More information on the Environmental Protection Agency's advisory list for self classification of chemicals


Chemical substances being marketed in the EU must be classified, packaged and labelled according to the CLP-regulation before 1st of December 2010 and chemical mixtures not later than 1st of June 2015.

The classification of mixtures is based on the classifications of each substance in the mixture, and therefore the old rules for classification and labelling of chemicals are still relevant until 1st of june 2015.
The list of dangerous substances has been transferred from the previous directive for classification and labelling (Council Directive 67/548/EEC) to the CLP-regulation (1272/2008/EU, Annex VI, Table 3.2). This list covers around 7,000 substances and substance groups, which have been classified for their dangerous properties by the EU competent authorities. This means that about 93,000 of the 100,204 existing substances in the EU (EINECS) are not formally classified with a harmonized EU classification. For these substances, it is the manufacturer or importer's responsibility to assign the proper classification of the substance's intrinsic hazardous properties ("self-classifications"). However, only a scarce number of test results (from animal studies, etc.) exist in relation to the high number of chemicals and in relation to the number of hazardous properties for which classification criteria have been established.

Substances on the advisory list

As a contribution to remedying this problem, the Danish Environmental Protection Agency published the so-called advisory list for self-classification where (Q)SAR models ((quantitative) structure-activity relationships) have been used to predict hazardous effects of chemicals. The models predict the hazardous properties of a substance using information on the structural and physical-chemical properties of the substances and compare this information with the information of similar substances with known hazardous properties. The accuracy of the models used ranges from approximately 70 to 85%. This means that there will be some substances - approx. 20% - for which QSAR models overestimate or underestimate the hazard (false positive / false negative predictions).

The models are used in a systematic assessment of the effects of 49,292 single organic substances from EINECS inventory covering the following endpoints:

  • Mutagenicity
  • Carcinogenicity
  • Reproductive toxicity (possible harm to the unborn child)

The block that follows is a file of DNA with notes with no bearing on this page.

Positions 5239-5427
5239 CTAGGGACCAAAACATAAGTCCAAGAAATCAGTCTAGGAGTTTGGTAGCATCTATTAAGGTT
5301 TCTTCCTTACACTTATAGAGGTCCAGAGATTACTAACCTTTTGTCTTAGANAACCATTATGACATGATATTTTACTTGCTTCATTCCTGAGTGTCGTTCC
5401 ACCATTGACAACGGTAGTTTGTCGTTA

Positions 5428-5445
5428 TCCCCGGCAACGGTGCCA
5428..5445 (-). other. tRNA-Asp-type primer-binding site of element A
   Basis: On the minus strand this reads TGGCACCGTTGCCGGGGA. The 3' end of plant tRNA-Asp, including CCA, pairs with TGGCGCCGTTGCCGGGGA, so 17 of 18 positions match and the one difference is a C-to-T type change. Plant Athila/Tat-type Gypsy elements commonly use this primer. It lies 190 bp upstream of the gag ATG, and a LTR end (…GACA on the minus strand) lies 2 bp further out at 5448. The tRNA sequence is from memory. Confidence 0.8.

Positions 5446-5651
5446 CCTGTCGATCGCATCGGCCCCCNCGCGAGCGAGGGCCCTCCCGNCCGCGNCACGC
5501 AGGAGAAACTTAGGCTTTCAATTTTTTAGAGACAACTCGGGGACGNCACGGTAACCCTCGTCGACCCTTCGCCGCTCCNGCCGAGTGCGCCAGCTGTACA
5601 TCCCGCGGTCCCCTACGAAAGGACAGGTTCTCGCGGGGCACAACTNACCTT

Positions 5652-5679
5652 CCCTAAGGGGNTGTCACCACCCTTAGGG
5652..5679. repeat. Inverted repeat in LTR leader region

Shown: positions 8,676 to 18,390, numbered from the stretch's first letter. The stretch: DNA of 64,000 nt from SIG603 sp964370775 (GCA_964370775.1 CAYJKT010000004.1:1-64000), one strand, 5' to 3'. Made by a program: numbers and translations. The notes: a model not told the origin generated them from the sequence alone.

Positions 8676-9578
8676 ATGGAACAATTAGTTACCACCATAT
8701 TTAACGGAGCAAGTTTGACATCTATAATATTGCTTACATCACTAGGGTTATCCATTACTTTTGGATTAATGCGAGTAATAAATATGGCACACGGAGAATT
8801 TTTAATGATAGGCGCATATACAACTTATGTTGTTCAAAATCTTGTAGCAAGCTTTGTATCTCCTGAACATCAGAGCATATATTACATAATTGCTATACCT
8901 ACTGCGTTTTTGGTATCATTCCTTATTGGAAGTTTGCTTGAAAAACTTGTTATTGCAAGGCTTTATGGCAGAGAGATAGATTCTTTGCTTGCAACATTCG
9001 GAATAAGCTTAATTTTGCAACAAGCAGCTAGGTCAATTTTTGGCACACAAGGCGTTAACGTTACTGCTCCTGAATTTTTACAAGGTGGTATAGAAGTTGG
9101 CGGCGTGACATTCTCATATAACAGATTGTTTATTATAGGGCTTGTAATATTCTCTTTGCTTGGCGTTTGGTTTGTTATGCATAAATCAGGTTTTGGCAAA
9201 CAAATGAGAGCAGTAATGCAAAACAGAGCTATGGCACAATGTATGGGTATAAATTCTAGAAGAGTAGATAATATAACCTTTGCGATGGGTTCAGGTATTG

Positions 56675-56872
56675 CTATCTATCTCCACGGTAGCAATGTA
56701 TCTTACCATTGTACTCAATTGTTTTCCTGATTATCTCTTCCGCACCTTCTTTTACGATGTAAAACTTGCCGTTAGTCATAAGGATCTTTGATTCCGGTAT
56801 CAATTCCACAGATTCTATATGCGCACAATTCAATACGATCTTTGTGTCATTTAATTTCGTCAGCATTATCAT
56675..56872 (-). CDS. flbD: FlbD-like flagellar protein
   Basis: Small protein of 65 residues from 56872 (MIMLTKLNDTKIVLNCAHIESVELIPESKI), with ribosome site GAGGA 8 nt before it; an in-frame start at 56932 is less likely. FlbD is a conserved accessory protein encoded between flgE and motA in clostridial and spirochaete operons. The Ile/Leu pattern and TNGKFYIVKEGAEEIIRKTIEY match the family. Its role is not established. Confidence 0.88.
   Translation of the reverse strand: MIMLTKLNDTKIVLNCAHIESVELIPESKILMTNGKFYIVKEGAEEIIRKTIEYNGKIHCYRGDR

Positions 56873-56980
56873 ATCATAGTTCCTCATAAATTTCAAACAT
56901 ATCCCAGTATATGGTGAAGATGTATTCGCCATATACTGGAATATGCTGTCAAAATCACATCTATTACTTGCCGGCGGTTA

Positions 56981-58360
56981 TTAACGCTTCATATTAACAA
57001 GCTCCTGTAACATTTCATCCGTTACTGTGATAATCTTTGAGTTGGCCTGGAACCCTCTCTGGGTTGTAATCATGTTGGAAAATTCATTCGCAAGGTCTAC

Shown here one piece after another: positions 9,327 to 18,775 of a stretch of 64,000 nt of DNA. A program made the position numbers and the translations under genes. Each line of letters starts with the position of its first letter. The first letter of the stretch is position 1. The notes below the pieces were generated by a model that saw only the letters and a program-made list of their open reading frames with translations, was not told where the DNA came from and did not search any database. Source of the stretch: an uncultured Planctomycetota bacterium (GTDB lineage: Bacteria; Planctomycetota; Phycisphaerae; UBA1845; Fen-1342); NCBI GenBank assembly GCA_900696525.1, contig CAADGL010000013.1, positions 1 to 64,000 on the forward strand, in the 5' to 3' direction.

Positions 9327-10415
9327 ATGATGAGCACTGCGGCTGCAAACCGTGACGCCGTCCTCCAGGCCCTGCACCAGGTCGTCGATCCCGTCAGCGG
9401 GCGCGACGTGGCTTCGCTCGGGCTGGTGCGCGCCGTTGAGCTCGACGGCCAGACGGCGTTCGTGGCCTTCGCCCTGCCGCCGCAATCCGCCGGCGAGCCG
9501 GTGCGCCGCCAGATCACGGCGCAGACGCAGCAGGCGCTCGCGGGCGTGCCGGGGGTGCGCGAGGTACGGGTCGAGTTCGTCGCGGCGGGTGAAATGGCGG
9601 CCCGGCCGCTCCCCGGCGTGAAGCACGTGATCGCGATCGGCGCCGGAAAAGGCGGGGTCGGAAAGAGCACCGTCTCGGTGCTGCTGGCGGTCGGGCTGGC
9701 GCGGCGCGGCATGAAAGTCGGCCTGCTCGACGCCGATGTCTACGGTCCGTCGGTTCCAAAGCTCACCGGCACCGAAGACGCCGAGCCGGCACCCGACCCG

• Danger to the aquatic environment
  • Acute oral toxicity
  • Skin sensitisation
  • Skin irritation

How to use the list

Available, reliable test data or predictions using other non-test methods on specific substances should always be considered in parallel to computer predictions and expert judgements in a weight of evidence (WoE) approach to decide on the appropriate classification for a given endpoint.

It is recommended that the list is used in the following way in relation to self-classification of chemicals:

  1. Examine the existence of a harmonised classification for the substance. That means if the substance is on Annex VI, table 2 of the EU Regulation for classification, labelling and packaging of dangerous substances. If so it should be classified accordingly. For non-classified endpoints no classification can be recommended, unless new information becomes available.
  2. All reliable information must be considered together with the advisory classifications using a weight of evidence based approach. This means if the substance is not in Annex VI, table 2, it should be classified according to the criteria in the Regulation for classification, packaging and labelling of dangerous substances using all available test and non-test data.
  3. In cases where other reliable information does not exist for a substance for the endpoints covered by this list, the Danish EPA recommends the use of the advisory classifications given in the Advisory self-classification list.

International experts are behind the list

The list is based on assessments made by researchers at the Department of Toxicology and Risk Assessment from DTU National Food Institute, who for many years have contributed to international work on development, validation and dissemination of (Q)SAR models.

Read more about the advisory self classification list

Thorough documentation of the current advisory list is available as environmental projects.
Environmental project 1350, 2010 (CLP-version)
Environmental project 1322, 2010

DK-EPA published in 2001 an earlier version of the advisory list. This report was updated in the revision of the list in 2009. Both the earlier versions of the list can be downloaded here:
Environmental project 1303, 2009
Environmental project 635, 2001